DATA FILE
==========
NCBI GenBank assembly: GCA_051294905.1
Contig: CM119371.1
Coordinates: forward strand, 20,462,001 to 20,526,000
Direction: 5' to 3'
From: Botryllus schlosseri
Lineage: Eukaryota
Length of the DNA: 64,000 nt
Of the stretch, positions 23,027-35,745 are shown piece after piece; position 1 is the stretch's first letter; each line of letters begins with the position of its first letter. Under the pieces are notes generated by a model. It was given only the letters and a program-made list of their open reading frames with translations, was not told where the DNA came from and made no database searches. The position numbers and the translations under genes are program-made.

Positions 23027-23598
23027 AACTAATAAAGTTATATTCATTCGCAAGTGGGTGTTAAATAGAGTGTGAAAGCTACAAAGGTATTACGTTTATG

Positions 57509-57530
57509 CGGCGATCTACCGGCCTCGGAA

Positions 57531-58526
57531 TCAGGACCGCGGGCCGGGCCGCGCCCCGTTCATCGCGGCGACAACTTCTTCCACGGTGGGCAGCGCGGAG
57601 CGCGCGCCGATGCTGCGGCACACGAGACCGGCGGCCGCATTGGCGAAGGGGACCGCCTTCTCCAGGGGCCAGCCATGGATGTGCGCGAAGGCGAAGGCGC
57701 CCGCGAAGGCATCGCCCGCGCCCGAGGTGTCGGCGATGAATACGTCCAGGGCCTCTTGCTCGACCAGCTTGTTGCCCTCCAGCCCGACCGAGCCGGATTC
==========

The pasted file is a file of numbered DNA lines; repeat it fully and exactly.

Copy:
NCBI GenBank assembly: GCA_051294905.1
Contig: CM119371.1
Coordinates: forward strand, 20,462,001 to 20,526,000
Direction: 5' to 3'
From: Botryllus schlosseri
Lineage: Eukaryota
Length of the DNA: 64,000 nt
Of the stretch, positions 23,027-35,745 are shown piece after piece; position 1 is the stretch's first letter; each line of letters begins with the position of its first letter. Under the pieces are notes generated by a model. It was given only the letters and a program-made list of their open reading frames with translations, was not told where the DNA came from and made no database searches. The position numbers and the translations under genes are program-made.

Positions 23027-23598
23027 AACTAATAAAGTTATATTCATTCGCAAGTGGGTGTTAAATAGAGTGTGAAAGCTACAAAGGTATTACGTTTATG

Positions 57509-57530
57509 CGGCGATCTACCGGCCTCGGAA

Positions 57531-58526
57531 TCAGGACCGCGGGCCGGGCCGCGCCCCGTTCATCGCGGCGACAACTTCTTCCACGGTGGGCAGCGCGGAG
57601 CGCGCGCCGATGCTGCGGCACACGAGACCGGCGGCCGCATTGGCGAAGGGGACCGCCTTCTCCAGGGGCCAGCCATGGATGTGCGCGAAGGCGAAGGCGC
57701 CCGCGAAGGCATCGCCCGCGCCCGAGGTGTCGGCGATGAATACGTCCAGGGCCTCTTGCTCGACCAGCTTGTTGCCCTCCAGCCCGACCGAGCCGGATTC